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IndyCar: Franchitti’s title hopes stalled by team politics

Scottish IndyCar driver Dario Franchitti must be watching Lewis Hamilton’s pitlane troubles and be thinking ‘I wish I had your problems, mate’.

For one thing, he’s been fined an undisclosed amount for not paying attention at the Kentucky Speedway, causing a crash with Panther Racing’s Kosuke Matsuura and a dramatic flip.


For another, however bad the tension between Hamilton and his McLaren team mate Fernando Alonso, at least the young Brit can rely on team boss Ron Dennis to act as a neutral referee.

Franchitti, on the other hand, lost the Motorola Indy 300 race and the championship lead after a contact with team mate Marco Andretti that damaged his car and forced Andretti to retire from the race. Both drivers believe they could and should have won the race.

The team boss who has to sort out this mess? Marco Andretti’s father, the veteran racer Michael Andretti.

Speaking post-race, Franchitti said: “It was a pretty perfect day right up until Marco and I got together up in Turn 1. We’d come close to getting together earlier on in the pits. He was out there on cold tyres going a good bit slower.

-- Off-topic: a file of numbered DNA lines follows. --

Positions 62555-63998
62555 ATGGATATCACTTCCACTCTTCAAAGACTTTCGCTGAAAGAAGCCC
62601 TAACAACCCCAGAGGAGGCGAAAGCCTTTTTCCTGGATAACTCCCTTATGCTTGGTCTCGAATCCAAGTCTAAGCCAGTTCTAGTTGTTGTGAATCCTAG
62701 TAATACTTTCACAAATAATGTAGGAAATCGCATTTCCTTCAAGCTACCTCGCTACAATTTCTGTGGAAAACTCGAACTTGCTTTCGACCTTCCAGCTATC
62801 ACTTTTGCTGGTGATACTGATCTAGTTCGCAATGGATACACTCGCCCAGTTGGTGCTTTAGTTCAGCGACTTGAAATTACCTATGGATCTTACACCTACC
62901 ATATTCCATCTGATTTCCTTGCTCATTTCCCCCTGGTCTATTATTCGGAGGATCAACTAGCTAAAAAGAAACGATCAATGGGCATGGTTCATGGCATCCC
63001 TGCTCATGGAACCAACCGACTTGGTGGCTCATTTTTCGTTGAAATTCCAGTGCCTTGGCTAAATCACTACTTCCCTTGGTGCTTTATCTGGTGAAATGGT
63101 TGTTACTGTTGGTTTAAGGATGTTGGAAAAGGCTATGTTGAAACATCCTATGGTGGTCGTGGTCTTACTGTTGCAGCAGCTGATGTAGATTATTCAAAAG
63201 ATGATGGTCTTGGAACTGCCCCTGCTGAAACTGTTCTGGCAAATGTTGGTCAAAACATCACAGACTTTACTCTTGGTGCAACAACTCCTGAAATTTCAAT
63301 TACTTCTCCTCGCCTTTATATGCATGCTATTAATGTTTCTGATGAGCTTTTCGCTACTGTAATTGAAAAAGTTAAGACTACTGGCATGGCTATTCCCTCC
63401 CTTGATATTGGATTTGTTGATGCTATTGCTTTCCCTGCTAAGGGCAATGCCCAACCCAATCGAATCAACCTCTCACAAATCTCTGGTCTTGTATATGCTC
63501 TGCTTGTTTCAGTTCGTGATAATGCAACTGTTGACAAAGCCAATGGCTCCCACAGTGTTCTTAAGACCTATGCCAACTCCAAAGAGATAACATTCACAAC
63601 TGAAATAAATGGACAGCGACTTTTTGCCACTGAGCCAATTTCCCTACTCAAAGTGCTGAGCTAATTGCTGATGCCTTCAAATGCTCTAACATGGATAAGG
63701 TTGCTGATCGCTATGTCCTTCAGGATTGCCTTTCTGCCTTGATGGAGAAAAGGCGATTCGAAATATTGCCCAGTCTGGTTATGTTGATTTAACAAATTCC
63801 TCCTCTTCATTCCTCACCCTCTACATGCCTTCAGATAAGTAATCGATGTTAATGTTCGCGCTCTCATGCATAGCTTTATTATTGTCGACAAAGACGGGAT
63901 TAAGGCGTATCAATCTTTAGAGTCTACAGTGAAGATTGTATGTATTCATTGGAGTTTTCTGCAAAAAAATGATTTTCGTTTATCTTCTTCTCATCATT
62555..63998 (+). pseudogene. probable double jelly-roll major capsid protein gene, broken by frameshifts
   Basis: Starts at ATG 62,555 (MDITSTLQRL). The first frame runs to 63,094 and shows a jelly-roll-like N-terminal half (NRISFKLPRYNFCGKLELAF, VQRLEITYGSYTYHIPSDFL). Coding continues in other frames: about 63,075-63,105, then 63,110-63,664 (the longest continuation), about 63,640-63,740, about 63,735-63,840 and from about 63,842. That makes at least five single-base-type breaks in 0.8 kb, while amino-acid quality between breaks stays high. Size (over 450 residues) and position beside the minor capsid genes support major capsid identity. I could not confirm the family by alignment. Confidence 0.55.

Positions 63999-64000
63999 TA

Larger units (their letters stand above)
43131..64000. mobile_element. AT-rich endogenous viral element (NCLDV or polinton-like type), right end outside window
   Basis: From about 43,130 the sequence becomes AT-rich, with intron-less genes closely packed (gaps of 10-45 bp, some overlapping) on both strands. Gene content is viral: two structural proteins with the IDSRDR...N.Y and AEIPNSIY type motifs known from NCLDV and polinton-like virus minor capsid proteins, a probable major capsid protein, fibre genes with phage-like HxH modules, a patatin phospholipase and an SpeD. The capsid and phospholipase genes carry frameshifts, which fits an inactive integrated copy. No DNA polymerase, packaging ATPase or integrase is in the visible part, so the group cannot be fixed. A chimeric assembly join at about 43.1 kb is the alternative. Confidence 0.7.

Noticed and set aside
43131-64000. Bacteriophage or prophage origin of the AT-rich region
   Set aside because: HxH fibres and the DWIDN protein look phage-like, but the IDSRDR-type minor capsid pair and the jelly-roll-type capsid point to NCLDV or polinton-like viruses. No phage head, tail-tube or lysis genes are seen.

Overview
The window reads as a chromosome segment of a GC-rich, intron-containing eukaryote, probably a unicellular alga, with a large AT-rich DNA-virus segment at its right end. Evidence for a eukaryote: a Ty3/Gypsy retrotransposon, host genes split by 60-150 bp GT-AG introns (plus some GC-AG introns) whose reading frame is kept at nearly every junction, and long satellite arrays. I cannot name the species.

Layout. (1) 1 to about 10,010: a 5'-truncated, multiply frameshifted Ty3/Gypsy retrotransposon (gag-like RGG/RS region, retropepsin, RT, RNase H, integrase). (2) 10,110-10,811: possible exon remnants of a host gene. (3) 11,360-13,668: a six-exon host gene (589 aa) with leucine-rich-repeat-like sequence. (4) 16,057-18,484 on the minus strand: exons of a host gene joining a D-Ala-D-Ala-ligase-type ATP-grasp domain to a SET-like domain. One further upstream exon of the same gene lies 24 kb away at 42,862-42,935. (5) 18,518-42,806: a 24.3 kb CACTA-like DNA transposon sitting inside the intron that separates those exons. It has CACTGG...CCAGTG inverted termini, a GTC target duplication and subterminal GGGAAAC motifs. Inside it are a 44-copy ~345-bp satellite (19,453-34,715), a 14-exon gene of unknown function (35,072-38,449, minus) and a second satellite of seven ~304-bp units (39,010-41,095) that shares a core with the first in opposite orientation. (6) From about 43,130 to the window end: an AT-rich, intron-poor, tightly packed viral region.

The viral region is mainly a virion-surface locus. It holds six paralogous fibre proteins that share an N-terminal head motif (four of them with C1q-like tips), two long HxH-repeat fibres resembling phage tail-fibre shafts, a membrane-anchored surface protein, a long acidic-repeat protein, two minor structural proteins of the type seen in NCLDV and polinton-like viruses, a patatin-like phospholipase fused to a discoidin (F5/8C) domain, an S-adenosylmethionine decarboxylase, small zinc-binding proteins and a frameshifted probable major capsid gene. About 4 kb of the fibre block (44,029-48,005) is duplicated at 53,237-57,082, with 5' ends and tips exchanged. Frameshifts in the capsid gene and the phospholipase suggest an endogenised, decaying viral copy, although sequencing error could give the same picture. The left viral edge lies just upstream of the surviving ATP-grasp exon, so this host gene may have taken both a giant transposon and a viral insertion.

“Tony [Kanaan] and I had a similar situation earlier in the race. Tony had given me the space. Hell, even [Scott] Dixon did it on cold tyres. But Marco was out there trying to win the race, and we were out there trying to win a championship.

“Michael is in an awkward position, I guess, being a team owner and a father. Sometimes he doesn’t have as clear a view as he should have as a team owner maybe.

“Like I say, I’m trying my hardest to win a championship right now for Andretti Green Racing. We’ll leave it at that.”

This is clearly not a good situation for a team that’s in with a shot of winning this year’s championship after an incredible effort to raise their game. Now Franchitti is sitting at number two in the standings, four points behind Chip Ganassi’s Scott Dixon.

Marco Andretti, by contrast, is some 235 points down on the leader. And blame for the accident, which occurred at the end of the pit lane, has generally not been laid at Franchitti’s door.

Rather, the more charitable among the commentators seem to agree that the team should have at least been a little bit more proactive about avoiding problems at a known pit lane trouble spot.

As Ron Dennis could no doubt explain, it takes a hell of a lot of discipline to build a championship-winning team…

Who was to blame? You decide:

Franchetti talks about the crash:


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